There is a tremendous amount of money involved. More than the national GDP of Germany. So much so that to move to a Universal system, it would impact the economy harder than 2008 and Covid combined. Think of it like housing. The governments in Europe also let housing go up because it makes it look like the GDP is growing. Taking the waste and corruption out of US healthcare would lower US GDP significantly, put a lot of people out of work, and have many knock on effects to tertiary industries.

When healthcare is a business, patients are customers and hospitals are companies. If your clinic or hospital doesn’t have a an MRI machine, your customers will look elsewhere. So what to do? Buy an MRI machine. In Germany if you go to a hospital that doesn’t have an MRI machine, they simply direct you to another local hospital that has one because they are not competing businesses. So you need less as MRIs are not commonly required. But in a private system, if you want that customer’s money, you need to have one, and then you need to justify the expense by giving everyone an MRI.

The incentives are not as good as Universal Healthcare. If a doctor leaves a sponge in you, what happens? Well, you’ll need to rent the bed for another few nights, incur the cost of another surgery, anesthesia, etc. This isn’t such a bad thing for the private company that is preforming the procedure. Insurance has to pay it regardless of fault. Doctors commonly make up fake surgeries and bill the insurers and there is no set price list to be checked against, no market standard, so inflation rises quickly in the US.

The US government likes this. CIGNA, AETNA, etc., make huge donations to politicians from both parties and neither party wants that to change. Obama helped the Insurance and Medical companies greatly while he was in power. When Presidents leave office, they typically go on speaking tours and collect money from the industries they helped. Obama went straight to medical conferences and was paid $400,000 for just one speech to the medical community, and much more from numerous other engagements. This is because the “Affordable Care Act” was designed to drive more money into the private system and it worked very well. Insurers and clinics got tens of millions of new clients, and profits have skyrocketed since the ACA came into effect.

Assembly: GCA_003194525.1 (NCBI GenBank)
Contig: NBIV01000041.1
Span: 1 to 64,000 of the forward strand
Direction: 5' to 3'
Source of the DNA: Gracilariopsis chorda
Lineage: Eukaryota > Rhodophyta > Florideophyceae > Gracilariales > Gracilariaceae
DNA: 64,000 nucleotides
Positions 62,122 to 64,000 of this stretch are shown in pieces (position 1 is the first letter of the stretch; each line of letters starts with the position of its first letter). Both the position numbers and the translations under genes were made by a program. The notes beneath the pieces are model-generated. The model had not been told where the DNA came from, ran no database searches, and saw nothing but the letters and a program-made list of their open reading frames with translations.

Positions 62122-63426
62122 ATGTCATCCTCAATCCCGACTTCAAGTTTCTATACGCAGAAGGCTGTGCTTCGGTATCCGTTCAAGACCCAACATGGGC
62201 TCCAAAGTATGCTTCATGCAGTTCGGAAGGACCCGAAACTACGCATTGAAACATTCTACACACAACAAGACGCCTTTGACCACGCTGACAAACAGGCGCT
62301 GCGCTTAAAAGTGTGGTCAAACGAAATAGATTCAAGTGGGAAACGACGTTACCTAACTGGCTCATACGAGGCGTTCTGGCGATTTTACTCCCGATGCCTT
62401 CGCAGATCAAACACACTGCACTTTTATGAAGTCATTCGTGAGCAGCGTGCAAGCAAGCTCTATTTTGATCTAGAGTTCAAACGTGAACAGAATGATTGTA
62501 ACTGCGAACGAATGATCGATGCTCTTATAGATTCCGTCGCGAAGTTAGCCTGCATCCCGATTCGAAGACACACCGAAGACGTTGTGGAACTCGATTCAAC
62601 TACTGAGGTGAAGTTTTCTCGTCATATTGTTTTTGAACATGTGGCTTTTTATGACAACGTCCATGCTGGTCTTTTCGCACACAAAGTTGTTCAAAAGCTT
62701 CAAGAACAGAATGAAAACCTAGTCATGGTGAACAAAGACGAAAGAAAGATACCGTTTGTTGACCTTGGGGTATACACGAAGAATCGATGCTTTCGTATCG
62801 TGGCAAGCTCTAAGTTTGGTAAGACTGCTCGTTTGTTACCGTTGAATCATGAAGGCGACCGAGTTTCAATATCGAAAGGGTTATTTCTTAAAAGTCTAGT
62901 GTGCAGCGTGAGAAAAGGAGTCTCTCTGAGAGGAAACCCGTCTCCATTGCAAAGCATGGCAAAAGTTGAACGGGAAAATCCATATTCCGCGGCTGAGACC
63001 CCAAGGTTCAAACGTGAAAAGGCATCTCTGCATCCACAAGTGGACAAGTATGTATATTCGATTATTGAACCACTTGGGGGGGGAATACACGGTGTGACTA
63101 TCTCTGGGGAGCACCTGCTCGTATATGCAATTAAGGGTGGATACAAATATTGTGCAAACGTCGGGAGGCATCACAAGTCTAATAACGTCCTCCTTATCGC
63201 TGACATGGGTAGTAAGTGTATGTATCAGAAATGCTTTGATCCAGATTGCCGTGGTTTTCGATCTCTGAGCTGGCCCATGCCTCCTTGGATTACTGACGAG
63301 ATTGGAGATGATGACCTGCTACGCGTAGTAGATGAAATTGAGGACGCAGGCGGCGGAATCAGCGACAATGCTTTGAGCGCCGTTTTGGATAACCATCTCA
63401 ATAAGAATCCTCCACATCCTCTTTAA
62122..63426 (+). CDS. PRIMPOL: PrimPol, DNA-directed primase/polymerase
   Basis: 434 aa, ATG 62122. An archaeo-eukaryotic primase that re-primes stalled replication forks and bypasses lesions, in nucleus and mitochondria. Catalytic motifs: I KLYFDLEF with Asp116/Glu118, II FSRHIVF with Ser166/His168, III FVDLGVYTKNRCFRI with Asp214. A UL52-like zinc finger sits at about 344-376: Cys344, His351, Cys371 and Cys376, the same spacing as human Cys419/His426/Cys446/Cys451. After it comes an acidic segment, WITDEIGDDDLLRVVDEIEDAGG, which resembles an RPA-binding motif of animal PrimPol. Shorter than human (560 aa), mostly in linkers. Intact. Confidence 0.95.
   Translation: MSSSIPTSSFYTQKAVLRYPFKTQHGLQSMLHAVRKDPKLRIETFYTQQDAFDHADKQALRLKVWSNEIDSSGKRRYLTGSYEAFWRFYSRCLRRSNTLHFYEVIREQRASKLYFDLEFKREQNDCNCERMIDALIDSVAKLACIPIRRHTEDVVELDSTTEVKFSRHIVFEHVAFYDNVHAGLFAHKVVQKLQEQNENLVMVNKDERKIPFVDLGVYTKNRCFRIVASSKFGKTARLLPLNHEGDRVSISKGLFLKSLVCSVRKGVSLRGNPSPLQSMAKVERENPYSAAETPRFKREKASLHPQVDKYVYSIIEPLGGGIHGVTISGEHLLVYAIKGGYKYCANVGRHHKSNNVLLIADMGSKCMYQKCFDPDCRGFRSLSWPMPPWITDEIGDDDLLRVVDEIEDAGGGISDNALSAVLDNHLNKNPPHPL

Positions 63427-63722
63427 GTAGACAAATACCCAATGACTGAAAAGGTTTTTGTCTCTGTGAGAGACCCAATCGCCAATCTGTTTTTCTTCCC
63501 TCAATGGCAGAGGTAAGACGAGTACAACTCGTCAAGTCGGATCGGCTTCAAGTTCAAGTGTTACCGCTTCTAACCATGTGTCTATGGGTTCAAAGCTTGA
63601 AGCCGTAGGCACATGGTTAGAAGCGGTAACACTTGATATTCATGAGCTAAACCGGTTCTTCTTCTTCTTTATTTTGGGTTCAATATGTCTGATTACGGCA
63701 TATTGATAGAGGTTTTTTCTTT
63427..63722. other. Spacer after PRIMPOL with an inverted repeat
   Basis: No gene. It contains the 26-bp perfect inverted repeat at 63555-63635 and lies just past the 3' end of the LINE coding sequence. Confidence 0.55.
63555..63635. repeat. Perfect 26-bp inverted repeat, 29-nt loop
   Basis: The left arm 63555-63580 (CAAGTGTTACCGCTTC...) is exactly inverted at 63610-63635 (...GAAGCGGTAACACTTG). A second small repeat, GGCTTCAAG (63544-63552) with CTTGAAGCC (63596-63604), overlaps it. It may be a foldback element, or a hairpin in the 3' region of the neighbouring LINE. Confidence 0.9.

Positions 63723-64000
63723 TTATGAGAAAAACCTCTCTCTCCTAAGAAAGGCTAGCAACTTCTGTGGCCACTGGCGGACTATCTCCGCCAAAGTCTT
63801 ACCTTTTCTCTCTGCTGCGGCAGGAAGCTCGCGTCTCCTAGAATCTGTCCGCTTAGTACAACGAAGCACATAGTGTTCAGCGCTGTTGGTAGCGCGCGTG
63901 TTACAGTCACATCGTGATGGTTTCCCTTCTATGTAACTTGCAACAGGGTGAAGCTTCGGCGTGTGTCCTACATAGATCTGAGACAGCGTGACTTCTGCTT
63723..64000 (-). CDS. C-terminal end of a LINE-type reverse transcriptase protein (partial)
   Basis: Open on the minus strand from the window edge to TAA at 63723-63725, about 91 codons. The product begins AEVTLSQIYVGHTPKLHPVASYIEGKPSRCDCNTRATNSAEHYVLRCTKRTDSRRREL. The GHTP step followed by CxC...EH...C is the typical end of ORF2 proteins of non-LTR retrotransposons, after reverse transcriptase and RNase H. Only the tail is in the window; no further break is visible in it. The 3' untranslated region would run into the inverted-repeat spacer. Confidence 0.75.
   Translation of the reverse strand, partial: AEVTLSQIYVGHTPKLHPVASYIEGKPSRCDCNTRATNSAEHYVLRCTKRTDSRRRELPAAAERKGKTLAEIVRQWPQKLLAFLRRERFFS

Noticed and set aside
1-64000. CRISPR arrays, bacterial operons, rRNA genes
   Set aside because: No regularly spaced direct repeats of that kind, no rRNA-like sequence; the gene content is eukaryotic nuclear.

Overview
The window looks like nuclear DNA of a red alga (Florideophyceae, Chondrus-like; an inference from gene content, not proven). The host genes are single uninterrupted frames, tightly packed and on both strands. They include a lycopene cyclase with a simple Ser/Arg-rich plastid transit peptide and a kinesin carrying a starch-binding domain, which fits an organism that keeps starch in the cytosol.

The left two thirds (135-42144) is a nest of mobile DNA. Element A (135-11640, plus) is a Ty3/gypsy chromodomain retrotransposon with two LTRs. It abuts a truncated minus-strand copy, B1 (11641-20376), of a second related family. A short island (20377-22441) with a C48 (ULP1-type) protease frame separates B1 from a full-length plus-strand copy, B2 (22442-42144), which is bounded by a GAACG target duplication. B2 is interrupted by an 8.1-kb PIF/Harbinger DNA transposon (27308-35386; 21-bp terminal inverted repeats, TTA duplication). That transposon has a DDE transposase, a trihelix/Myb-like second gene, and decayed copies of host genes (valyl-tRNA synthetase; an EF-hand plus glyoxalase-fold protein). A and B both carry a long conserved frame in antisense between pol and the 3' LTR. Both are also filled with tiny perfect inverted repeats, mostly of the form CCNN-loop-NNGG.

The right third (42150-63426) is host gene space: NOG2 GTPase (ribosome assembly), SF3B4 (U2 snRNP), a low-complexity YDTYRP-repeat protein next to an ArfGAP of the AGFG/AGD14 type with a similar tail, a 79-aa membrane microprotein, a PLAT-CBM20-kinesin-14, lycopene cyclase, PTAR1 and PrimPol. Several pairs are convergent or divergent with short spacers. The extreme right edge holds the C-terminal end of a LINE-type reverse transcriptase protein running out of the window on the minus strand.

Prior to Obama, Bush signed into law that Medicaid and Medicare (the US equivelent to Universal coverage for emergencies and those over 65) was barred from negotiating the price of medicines with pharma companies. No collective bargaining. This helped increase the government expenditure on heathcare up to about $13,000 per person today ($6,500 in Canada, $5,000 in the UK for reference). Profits went up, pharma companies started charging $100,000 for cancer drug regimens, and of course insurance premiums rose with inflation. Gues where Bush got a lot of his speech money from after his Presidency?

The government spends about $13,000 per person to cover only some emergencies for uninsured people / people who can’t pay, verterans and those over 65. Meanwhile Canada pays $6,500 and covers everyone for everything. Try to imagine the corruption level and waste. Then on top, companies and / or individuals pay an average of $6,000 (ind) to $12,000 (fam) per year to insurance to access hospitals through insurance (often with significant out of pocket from deductibles even on top of that). Cleaning this up would drop economic output by trillions.

So. It won’t ever change, because A) it drives the economy / jobs, and B) it’s a campaign war chest for politicans on both sides. In short – Money.

Insurance companies make a lot of money to lobby Congress.

A lot of jobs are because of health insurance. Most medical billers exist because health insurance is so complex and their job is to extract as much money as possible from insurance.

Companies also benefit. Big companies like Amazon can basically offer healthcare as a cheap benefit that is expensive as an open market.

Amazon insurance per person cost like $300 a month and Amazon pays $200 of it but If an individual tried to buy this insurance plan it would cost way more per month. You can’t as an individual buy the Amazon insurance plan for $300.

This means large companies rather pay the health insurance benefit because they are basically selling a $500+ benefit for $200.

Another step in the puzzle is we have roughly 1/2 the population in the country actively against state run healthcare because they hate poor people. This “lift yourselves by your own boot straps” crowd actively kills any healthcare improvements and included the VA which is the military health care system for soldiers who go back to civilian life

They cut funding to the VA and the VA sucks. Because the VA sucks that same political party that hates universal healthcare points to the VA they cut funding for and claims it’s shit don’t change it.

So we basically have a bunch of rich people and politicians who want to keep things the same even though objectively both sides know universal healthcare would be cheaper.

It’s a money making machine. Also keeps the have nots from getting the health care they need and deserve.